At present, IAMs usually rely on average “per-capita characteristics” of consumers when projecting energy service demands and other consumption preferences into the future. While this approach captures major trends in the development of demands and corresponding emissions, it cannot deal with issues that inherently depend on distributional factors in either spatial or socio-economic dimensions. In addition to these heterogeneities which determine observed consumer choices, decisions are significantly influenced by existing taxes and subsidies that strongly differ between regions and sectors, thereby also influencing expected responses to new policies, such as carbon taxes.
Key questions raised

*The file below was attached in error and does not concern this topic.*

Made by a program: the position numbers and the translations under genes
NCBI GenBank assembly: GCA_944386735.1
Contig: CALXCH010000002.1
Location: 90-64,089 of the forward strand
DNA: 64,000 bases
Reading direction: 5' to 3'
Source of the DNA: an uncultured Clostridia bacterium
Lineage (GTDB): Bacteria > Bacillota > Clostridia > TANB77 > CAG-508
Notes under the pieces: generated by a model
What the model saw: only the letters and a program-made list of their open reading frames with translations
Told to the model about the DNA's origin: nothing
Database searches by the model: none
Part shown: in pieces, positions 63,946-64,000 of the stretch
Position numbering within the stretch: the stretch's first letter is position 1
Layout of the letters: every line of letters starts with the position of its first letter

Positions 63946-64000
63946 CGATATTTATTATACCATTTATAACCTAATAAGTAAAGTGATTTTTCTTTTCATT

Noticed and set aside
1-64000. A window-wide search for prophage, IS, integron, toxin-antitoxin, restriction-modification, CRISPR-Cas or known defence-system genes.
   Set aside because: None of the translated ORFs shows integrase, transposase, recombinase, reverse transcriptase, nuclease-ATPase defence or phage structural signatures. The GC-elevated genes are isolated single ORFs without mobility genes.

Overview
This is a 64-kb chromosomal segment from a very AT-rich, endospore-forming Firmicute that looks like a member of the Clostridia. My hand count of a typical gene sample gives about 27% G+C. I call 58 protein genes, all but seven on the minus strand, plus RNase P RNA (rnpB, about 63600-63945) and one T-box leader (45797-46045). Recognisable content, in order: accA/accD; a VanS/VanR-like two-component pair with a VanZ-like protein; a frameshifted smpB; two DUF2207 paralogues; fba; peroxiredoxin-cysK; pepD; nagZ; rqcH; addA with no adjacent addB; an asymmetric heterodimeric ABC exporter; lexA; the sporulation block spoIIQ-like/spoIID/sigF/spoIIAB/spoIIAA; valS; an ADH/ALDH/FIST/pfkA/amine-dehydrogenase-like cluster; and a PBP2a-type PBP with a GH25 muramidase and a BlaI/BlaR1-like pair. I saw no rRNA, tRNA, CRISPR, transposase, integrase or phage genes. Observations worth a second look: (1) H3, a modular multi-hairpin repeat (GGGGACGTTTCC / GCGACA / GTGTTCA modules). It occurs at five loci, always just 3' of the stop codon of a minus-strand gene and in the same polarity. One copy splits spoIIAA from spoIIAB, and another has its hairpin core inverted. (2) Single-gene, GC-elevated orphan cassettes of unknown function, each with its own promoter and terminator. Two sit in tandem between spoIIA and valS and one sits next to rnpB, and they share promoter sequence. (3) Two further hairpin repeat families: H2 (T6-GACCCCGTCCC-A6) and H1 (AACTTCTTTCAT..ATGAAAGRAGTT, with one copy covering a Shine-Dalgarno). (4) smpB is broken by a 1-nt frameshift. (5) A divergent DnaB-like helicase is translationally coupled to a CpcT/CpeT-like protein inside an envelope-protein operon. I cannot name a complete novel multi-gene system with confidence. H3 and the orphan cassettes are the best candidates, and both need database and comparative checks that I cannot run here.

ADVANCE drew upon empirical evidence to improve existing integrated assessment modelling frameworks so that they better capture spatial, social, and policy heterogeneities, particularly behavioural changes and consumer preferences. A representation of different types of heterogeneity and behaviour in models is crucial to better assess possible barriers of technology diffusion and deployment, their cost implications and to improve our understanding about the policy implications of different policy instruments.